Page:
Mental health care needs a cure, not a band-aid

Most people are aware of the harrowing nature of dementia and Alzheimer’s. Few individuals, however, recognize the potential crisis that the diseases’ effects, coupled with Canada’s aging population, could generate. Dementia is the most significant cause of disability among Canadians 65 and older and cost Canadian society over $15 billion in 2010 alone. Dementia refers… Continue reading Mental health care needs a cure, not a band-aid

The struggle for Project Fly Home

Values such as liberty and respect for due process of the law are espoused by the United Nations as integral to the development and preservation of healthy, autonomous societies. Despite this, individuals such as Abousfian Abdelrazik have found their lives obstinately constrained through the UN’s 1267 list — a Kafkaesque resolution passed by the UN… Continue reading The struggle for Project Fly Home

The failure of the federal family plan

The term “family planning” has come under a lot of scrutiny lately, with the Conservative government announcing that maternal health will be Canada’s “signature” initiative at the G8 summit in Huntsville, Ontario this June. What exactly this initiative will entail has yet to be formalized, but controversy has already arisen over the proposal’s intended methods… Continue reading The failure of the federal family plan

American healthcare reforms no great shakes

Sunday night was emotional for those of us who have watched the healthcare debate unfold in the United States. After over a year of vacillation during which the deliberative process almost fell into obscurity — pushed to the brink of failure by warnings of statism and “death panels” — a piece of legislation, approved by… Continue reading American healthcare reforms no great shakes

The tangled tale of Rights and Democracy

The bells are tolling for Rights and Democracy. This government-funded advocacy group has been embroiled in a soap-opera plot ever since the organization’s then-president Remy Beauregard approved three small grants for Middle East-based human rights groups in January 2009. The ensuing chaos has featured resignations, suspensions, dismissals, the death of Beauregard, an office burglary and… Continue reading The tangled tale of Rights and Democracy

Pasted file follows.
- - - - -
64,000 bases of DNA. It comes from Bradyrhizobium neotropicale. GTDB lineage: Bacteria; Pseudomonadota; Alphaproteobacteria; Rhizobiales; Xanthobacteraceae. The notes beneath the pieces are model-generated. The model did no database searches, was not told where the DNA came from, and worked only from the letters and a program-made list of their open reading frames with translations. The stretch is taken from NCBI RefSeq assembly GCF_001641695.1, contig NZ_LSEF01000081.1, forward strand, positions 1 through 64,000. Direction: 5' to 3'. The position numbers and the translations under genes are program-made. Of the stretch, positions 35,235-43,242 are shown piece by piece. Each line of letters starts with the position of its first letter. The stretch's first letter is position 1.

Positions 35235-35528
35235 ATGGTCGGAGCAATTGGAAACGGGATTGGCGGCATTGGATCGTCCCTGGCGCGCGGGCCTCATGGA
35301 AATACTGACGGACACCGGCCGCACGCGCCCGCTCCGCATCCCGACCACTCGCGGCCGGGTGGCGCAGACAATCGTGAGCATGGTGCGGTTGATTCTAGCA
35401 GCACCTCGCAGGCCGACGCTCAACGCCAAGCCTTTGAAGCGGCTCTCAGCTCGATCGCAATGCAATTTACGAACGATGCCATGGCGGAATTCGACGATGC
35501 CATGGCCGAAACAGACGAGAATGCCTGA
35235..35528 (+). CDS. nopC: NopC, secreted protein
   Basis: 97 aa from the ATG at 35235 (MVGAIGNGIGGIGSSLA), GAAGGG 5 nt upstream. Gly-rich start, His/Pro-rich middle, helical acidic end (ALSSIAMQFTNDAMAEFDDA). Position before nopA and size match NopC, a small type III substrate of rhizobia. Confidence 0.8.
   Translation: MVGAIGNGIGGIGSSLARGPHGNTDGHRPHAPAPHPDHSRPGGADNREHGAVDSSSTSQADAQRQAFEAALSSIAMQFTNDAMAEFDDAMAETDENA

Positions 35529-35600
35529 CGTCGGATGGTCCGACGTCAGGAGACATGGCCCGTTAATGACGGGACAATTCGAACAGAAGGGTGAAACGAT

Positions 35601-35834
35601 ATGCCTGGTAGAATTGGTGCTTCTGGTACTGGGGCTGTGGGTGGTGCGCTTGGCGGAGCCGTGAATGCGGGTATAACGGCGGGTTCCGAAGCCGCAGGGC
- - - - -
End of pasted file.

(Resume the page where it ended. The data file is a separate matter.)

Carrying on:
Eliminating society’s celebrity obsession

In light of Tiger Woods’ recent infidelities, companies such as Gillette and Accenture have reneged on sponsorship contracts with the golf superstar. Because these companies claim that an affiliation with Tiger Woods will adversely affect product sales, they have severed ties to the supposedly discredited sports icon. Companies acting thus send the message that people… Continue reading Eliminating society’s celebrity obsession

It’s the end of the world as we know it

On January 19, a historic change occurred in the United States senate when the special election held to fill the late Edward M. Kennedy’s seat was won by Republican Scott Brown. Kennedy had held the seat for 46 years and, even with his passing, the idea of the Democrats losing it was unimaginable. However, as… Continue reading It’s the end of the world as we know it

Learning to love political elitism

In light of Conservative MP Tony Clement’s comments detailing who exactly cares about prorogation — “I know it’s a big issue with the Ottawa media elite and some of the elites in our country” — it is painfully obvious that being labelled an “elite” is a political insult. Clement’s words are offensive to Canadians. They… Continue reading Learning to love political elitism

The many problems of prorogation

On December 30, 2009, Prime Minister Stephen Harper, after an unprecedented phone call to Governor General Michaëlle Jean, announced that Parliament would be prorogued until March 3, 2010. As a result, all outstanding bills progressing through the House or the Senate were eradicated and the activity of all parliamentary committees ceased. Before delving into the… Continue reading The many problems of prorogation

Racism, Google and censorship

Last week, Googlers may have happened across an atypical image of Michelle Obama, who is usually the very picture of style and grace. This particular representation depicted her face with ape-like features, eliciting a chorus of outcries for the image to be removed and Google’s content to be better regulated. The picture was described by… Continue reading Racism, Google and censorship